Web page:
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Empathy: Nature and Nurture

Psychologist Prof. Dr. Ariel Knafo-Noam from the Hebrew University of Jerusalem will talk about the roots of human empathy.
 
Why do we care for others? And why are some individuals more compassionate than others? Empathy, the ability to perceive and be sensitive to the emotional states of others, coupled with a motivation to care for their wellbeing, is increasingly understood as emerging early in development. Despite this early emergence, empathy continues to develop across childhood and into adolescence. In addition, although empathy can be seen as indispensable for adaptive social behavior, stable and consistent individual differences in empathy exist. I discuss the genetic and environmental contributions to individual differences in cognitive and affective empathy, using data from our longitudinal twin study. A study of infants' reactions to an individual in pain exemplifies the natural basis of empathy as well as the way maturation modulates empathy development.
Ariel Knafo-Noam is professor of developmental psychology and director of the Laboratory of Social Development at the Psychology Department, The Hebrew University of Jerusalem. He is interested in all potential influences on individual differences in social behavior and values. He has been studying the development of altruism, empathy and other aspects of prosociality. For that matter, he studies the genetic, environmental and combined contributions to prosocial behavior, using questionnaire, experimental and observational designs.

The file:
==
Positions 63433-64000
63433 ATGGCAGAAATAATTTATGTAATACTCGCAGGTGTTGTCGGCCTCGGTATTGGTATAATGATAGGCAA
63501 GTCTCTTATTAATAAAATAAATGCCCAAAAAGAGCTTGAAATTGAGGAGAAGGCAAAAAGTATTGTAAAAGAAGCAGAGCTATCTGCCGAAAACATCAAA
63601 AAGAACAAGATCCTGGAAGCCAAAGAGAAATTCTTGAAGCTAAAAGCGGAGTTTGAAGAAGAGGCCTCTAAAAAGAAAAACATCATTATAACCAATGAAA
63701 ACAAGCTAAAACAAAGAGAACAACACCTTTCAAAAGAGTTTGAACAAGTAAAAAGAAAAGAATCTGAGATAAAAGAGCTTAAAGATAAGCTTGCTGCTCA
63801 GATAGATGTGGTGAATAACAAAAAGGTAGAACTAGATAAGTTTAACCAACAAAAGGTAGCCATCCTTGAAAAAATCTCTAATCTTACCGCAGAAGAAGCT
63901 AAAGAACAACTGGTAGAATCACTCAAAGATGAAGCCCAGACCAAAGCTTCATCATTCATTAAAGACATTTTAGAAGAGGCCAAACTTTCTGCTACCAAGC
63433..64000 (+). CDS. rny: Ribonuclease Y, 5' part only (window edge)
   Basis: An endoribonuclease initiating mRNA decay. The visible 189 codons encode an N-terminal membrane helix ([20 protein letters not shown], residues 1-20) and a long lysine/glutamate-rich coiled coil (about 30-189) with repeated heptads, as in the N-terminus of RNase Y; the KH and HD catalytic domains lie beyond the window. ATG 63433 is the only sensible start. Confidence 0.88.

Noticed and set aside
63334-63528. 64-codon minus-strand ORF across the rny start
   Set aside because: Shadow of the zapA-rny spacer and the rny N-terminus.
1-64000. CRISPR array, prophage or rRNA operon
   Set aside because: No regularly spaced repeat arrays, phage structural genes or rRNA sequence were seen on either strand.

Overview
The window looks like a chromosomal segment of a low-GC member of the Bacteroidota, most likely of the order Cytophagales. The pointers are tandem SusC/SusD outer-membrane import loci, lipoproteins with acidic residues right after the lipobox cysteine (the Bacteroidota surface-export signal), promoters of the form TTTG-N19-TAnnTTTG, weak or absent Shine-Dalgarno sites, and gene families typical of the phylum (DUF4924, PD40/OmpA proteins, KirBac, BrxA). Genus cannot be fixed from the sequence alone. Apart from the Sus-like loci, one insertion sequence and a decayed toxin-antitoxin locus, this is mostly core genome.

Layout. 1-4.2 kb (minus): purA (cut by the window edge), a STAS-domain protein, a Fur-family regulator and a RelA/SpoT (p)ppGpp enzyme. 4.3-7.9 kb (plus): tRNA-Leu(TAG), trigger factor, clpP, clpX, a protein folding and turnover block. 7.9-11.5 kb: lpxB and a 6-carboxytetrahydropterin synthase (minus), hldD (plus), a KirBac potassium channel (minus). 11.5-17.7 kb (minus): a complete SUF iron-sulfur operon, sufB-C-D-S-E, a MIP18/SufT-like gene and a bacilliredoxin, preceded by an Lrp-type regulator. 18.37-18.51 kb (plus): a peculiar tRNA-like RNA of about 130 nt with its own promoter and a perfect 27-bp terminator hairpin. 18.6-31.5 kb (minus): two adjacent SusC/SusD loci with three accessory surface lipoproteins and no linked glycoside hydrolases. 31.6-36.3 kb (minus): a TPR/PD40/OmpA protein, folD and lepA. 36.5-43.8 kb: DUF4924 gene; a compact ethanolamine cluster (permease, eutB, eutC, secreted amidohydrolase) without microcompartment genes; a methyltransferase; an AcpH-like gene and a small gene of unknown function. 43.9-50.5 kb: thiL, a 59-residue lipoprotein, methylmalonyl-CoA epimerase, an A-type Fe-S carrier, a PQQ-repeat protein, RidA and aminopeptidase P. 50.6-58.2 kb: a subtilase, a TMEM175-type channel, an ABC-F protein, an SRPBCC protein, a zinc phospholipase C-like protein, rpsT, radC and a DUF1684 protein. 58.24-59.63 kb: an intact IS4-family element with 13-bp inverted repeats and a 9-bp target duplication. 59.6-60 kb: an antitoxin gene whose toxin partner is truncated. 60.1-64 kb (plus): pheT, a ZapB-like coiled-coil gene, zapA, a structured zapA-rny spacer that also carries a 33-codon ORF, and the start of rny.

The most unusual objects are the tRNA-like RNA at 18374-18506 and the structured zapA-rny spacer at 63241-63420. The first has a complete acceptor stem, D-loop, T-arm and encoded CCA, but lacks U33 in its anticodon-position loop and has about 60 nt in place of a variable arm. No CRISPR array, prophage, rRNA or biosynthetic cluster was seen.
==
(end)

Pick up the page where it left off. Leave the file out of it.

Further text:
He also investigates how values develop across contexts, cultures, and families, looking also at genetic influence on values. Another line of research studies concerns parent-child as well as child-parent influences, and in particular how children's genetics affect their own temperament and how parents react to them. The complex pattern of parent-child and genetic-environmental reciprocal or circular influences is studied with a twin study as well as with a study following families from pregnancy to children’s age 5. Recently he has co-edited three special sections, on prosocial development (Child Development), on value development (Social Development), and on children’s influence (Development and Psychopathology). He holds a PhD in psychology from The Hebrew University of Jerusalem. Before returning to The Hebrew University, he had a postdoctoral Kreitman fellowship in educational psychology at the Ben Gurion University of the Negev, Israel, and a postdoctoral fellowship in behavior genetics at the Social, Genetic, and Developmental Psychiatry Research Centre, at the Institute of Psychiatry, King’s College London. He is a founding member of the Young Israeli Academy of Sciences and Humanities.


The talk takes place on Monday the 11th of June at 17.15 Uhr in HS 5 (GeiWi-Turm, Innrain 52f).


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